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How to decide: should you buy the Nexus 7 or the Kindle Fire? All projects: DIY-IT Project GuideThis project: How to decide: tech buying guides for DIYers and small business Back when I wrote for CNN, I was taught we had eight seconds to get the main point across.

How to decide: should you buy the Nexus 7 or the Kindle Fire?

So, here goes. Buy the Nexus 7. Unless you're a huge Amazon user. Then get the Fire. There you go. UPDATE: This article is about the original Kindle Fire. Let's regroup for a second and really look at the question. Now you can see why there's some level of confusion. Physical device. Nexus 10. Nexus Q, Nexus 7: Google Puts Personal Cloud In 'Play' Features - Nexus 7. Nexus 7 sees "incredible demand", sells out at major retailers. Introduced 3 weeks ago at Google I/O 2012, the Nexus 7 with Android JellyBean has proven to be a runaway hit. It has already sold out at brick-and-mortar stores such as Costco, GameStop, Sam's Club, Office Depot, and Staples, and is unavailable at online stores such as B&H. The 16GB model is especially hard to find. Here's a run-down: GameStop says the 16GB Nexus 7 is "Backordered". A spokesperson told Reuters, "We blew through the first two allotments," and indicated a third allotment of preorders will be available in August.

Online store B&H is taking orders but notes: "This is a new item being released in limited quantity, We are accepting orders and they will be filled in the order they are received. " Office Depot lists the 8GB version as "Coming soon" and the 16GB version as "Temporarily out of stock, check back soon". Staples only sells the 16GB version and their web site says "Available in-store only". Sam's Club is not even taking orders. Nexus 7 sells out across the USA. It's an amazing feat to behold when a company makes a device so popular that it sells out in one store, much less the entirety of the USA - but that's what Google is doing with the Nexus 7. This ASUS-manufactured tablet appears very much to be capturing the imaginations - and pocketbooks - of users across the United States as well as the UK as retailers both offline and online are showing sold out signs galore. From what we understand it appears that 3rd party retailers are "frantically" attempting to get more units in stock as ASUS and Google make moves to make it all happen smoothly.

Those of you looking to grab one of these swiftly moving devices will want to head to the Google Play store, the only location that appears to have the 8GB model of the tablet in stock. Must-have apps for the Nexus 7. Camping? You Better Bring Your Nexus 7. Google's Nexus 7 Android tablet is selling really well, and the company decided now would be a good time to release the first video ad for the device.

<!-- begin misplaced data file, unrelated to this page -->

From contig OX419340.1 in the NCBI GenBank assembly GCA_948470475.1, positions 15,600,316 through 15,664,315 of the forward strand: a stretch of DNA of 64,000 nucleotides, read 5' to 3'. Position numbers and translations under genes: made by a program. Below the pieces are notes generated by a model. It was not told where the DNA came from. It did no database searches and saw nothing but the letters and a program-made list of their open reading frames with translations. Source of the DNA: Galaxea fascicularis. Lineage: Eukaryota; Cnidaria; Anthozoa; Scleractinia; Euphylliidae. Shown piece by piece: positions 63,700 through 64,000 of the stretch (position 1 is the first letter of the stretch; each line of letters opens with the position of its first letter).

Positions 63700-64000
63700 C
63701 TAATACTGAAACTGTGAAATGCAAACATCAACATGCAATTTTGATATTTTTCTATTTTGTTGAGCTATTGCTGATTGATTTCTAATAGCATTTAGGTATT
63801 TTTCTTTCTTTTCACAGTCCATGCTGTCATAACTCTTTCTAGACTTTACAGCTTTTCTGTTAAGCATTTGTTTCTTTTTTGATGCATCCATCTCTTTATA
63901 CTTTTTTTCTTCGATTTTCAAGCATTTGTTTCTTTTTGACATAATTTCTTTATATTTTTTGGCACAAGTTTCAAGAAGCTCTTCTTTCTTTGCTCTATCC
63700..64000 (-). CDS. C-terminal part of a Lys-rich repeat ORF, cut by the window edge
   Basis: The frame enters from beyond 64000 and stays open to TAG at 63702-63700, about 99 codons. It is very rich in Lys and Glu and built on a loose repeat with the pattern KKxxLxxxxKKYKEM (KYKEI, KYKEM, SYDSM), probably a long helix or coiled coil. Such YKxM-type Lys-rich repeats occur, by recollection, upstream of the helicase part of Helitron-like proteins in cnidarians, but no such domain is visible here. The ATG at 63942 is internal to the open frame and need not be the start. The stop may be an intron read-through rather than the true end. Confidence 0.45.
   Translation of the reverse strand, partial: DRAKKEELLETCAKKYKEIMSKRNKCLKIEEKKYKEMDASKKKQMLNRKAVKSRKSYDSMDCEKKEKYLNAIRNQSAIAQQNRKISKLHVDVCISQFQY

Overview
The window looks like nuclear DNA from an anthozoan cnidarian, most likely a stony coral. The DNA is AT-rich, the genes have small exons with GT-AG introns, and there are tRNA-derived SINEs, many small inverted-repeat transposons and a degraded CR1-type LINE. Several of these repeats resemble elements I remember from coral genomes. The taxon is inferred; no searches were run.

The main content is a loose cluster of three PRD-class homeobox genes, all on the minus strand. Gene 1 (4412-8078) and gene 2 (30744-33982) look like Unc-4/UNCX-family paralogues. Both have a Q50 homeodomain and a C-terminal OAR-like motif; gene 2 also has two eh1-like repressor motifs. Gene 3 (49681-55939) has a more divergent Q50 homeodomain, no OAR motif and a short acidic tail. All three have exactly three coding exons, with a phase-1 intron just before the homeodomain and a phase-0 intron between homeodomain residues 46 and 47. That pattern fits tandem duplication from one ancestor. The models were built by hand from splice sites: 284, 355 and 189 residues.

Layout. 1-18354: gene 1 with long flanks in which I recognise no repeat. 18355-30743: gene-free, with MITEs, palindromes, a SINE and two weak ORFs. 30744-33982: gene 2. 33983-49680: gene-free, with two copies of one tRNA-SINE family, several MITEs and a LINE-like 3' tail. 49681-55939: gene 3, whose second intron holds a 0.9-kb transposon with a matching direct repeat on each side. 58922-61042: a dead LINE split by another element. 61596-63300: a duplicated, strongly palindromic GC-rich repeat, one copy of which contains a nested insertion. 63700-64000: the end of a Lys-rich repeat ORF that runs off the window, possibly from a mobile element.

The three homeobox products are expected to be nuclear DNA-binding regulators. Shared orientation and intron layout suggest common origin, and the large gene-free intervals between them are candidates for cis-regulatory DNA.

The ad, titled "Camping," shows the myriad of ways in which you can use your Nexus 7 while camping — watch a movie, use it as a flashlight, play a game of chess or read a book. We see one problem with this scenario, however — the Nexus 7 is a Wi-Fi-only tablet, and some of the activities shown in the video require an internet connection. Sure, you can tether it with a smartphone, but out in the wilderness, some might prefer the ease of use of a 3G/EDGE/GPRS-capable tablet to a Wi-Fi-only one.

Google has recently stopped taking orders for the 16 GB version of the device due to overwhelming demand. Interestingly enough, the cheaper, 8 GB Nexus 7 is still in stock. The 7-inch tablet sports a quad-core processor, a 1280x800 display and is running the latest version of Android, Jelly Bean. Nexus 7: Push comes to shove, I prefer my iPad. My ZDNet colleague, James Kendrick absolutely loves his new Nexus 7.

Nexus 7: Push comes to shove, I prefer my iPad

This is to be expected as James is our Mobile News columnist and is a self-professed mobile technology junkie. James and I both talk about the industry a lot together, and while we agree on many things, we have very different ways of looking at mobile tech. I tend to look at things from a very 10,000-foot, more enterprise oriented and vertical market level and James looks at things from a consumerist, in the trenches level.

James gets to look at every single gadget in the industry because manufacturers rely on him for in-depth product feedback, whereas I am extremely selective about my technology because more often than not, I have to pay for it myself if I want to evaluate it. When the Nexus 7 was announced, I absolutely jumped at the chance to buy one because I needed a good Jelly Bean test platform, and the price was right given the amount of technology that was shoved into the device. Google Nexus 7 review. The original Nexus 7 enchanted and enthralled - and did so despite some slight compromises.

Google Nexus 7 review

The fact that it was so cheap (£159 for a 16GB version) meant it remained outstanding value for a long time.